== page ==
Archives of Biochemistry and Biophysics
Initial velocity studies obtained with alternative dinucleotide substrates for the 6-phosphogluconate dehydrogenase reaction suggest that the 2′-phosphate is critical for the optimum productive binding of the dinucleotide substrate. Initial velocity patterns obtained by varying 6-phosphogluconate at different fixed levels of NAD are nearly parallel with apparent competitive substrate inhibition by 6-phosphogluconate at pH 7 and below but intersect to the left of the ordinate at pH 8 and above. Dead-end inhibition studies indicate that the mechanism is random at all pH values. Data are interpreted in terms of a random mechanism with marked antagonism in the binding of NAD and 6-phosphogluconate at low pH. Deuterium isotope effects on V and V/K for either substrate are equal at pH 8, indicating that the kinetic mechanism is rapid equilibrium random. A decrease in the pH and the subsequent protonation of the active site general base or some other enzyme residue with a similar pK apparently results in the ineffective binding of NAD. The latter suggests either a link between the protonation state of this group and the conformation of the dinucleotide binding site or an interaction between the two.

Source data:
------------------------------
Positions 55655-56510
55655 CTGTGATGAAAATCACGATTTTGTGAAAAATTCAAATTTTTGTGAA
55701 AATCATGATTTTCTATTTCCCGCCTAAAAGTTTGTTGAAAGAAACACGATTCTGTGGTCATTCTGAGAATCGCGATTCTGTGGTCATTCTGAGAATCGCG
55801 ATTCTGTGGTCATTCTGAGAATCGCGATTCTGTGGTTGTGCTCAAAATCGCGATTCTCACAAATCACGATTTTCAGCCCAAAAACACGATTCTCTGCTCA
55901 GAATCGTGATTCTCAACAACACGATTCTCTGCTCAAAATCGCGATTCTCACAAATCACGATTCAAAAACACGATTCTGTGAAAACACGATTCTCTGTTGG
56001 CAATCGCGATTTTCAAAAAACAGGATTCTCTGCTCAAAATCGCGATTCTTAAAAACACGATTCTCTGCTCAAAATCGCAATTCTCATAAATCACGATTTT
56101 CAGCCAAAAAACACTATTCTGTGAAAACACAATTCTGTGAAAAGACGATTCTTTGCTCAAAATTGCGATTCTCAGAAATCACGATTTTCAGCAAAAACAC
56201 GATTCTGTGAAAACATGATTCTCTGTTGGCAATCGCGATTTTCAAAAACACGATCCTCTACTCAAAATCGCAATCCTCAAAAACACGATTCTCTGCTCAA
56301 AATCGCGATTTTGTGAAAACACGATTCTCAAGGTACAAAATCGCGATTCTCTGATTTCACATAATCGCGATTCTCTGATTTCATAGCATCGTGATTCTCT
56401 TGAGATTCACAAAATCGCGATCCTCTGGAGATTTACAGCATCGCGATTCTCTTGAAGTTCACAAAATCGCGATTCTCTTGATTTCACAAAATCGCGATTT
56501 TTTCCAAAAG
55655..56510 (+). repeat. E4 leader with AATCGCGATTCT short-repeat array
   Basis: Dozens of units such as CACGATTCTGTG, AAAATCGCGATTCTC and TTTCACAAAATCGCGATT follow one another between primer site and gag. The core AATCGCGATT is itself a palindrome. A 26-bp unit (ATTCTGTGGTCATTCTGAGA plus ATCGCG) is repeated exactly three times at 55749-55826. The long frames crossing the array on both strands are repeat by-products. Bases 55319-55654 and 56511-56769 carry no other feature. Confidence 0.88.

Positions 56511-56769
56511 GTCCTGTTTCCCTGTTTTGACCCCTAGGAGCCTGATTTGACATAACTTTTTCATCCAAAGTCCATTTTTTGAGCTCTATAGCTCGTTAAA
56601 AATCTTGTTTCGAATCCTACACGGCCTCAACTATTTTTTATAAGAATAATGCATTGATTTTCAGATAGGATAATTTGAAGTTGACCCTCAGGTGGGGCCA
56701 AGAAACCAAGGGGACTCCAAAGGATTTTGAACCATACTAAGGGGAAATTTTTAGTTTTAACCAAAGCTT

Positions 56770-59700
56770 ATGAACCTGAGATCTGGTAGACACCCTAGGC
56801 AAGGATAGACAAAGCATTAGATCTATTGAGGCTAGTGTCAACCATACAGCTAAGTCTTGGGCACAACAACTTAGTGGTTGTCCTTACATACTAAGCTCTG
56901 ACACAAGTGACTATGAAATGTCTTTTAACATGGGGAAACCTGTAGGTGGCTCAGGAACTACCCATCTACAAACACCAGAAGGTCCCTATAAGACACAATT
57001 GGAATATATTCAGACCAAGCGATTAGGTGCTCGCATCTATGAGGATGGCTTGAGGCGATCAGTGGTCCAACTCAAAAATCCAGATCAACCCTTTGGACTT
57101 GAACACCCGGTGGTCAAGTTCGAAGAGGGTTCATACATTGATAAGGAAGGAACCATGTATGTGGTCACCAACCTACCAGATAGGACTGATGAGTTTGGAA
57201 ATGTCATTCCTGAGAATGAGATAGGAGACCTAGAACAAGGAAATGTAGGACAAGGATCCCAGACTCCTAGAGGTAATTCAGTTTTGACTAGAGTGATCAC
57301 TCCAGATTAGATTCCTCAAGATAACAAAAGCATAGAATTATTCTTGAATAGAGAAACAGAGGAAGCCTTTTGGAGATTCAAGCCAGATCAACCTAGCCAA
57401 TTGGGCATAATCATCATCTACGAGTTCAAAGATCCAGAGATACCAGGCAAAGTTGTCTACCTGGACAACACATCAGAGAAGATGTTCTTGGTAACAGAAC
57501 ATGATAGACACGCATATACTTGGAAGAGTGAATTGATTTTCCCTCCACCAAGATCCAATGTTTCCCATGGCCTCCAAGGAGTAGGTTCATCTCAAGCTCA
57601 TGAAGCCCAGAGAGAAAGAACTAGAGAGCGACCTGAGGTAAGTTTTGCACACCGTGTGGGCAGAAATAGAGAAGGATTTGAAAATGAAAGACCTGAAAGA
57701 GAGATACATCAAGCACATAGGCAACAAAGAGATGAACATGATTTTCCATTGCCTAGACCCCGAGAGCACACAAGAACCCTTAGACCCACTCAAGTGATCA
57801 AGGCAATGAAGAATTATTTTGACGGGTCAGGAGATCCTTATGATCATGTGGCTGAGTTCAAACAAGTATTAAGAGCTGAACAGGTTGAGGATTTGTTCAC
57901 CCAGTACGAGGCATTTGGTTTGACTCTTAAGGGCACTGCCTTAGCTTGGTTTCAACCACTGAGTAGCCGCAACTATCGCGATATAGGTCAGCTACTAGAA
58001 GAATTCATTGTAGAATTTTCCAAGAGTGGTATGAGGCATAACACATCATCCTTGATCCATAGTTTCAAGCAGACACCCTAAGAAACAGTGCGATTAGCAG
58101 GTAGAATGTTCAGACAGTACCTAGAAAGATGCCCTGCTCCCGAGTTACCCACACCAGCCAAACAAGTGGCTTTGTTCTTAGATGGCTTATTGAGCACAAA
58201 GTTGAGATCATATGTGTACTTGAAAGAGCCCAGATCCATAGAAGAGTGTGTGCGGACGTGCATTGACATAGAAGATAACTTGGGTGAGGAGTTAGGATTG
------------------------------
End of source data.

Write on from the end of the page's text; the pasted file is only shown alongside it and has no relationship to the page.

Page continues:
Berdis, Anthony J. and Cook, Paul F., "The 2′-Phosphate of NADP Is Critical for Optimum Productive Binding to 6-Phosphogluconate Dehydrogenase from Candida Utilis" (1993). Chemistry Faculty Publications. 220.
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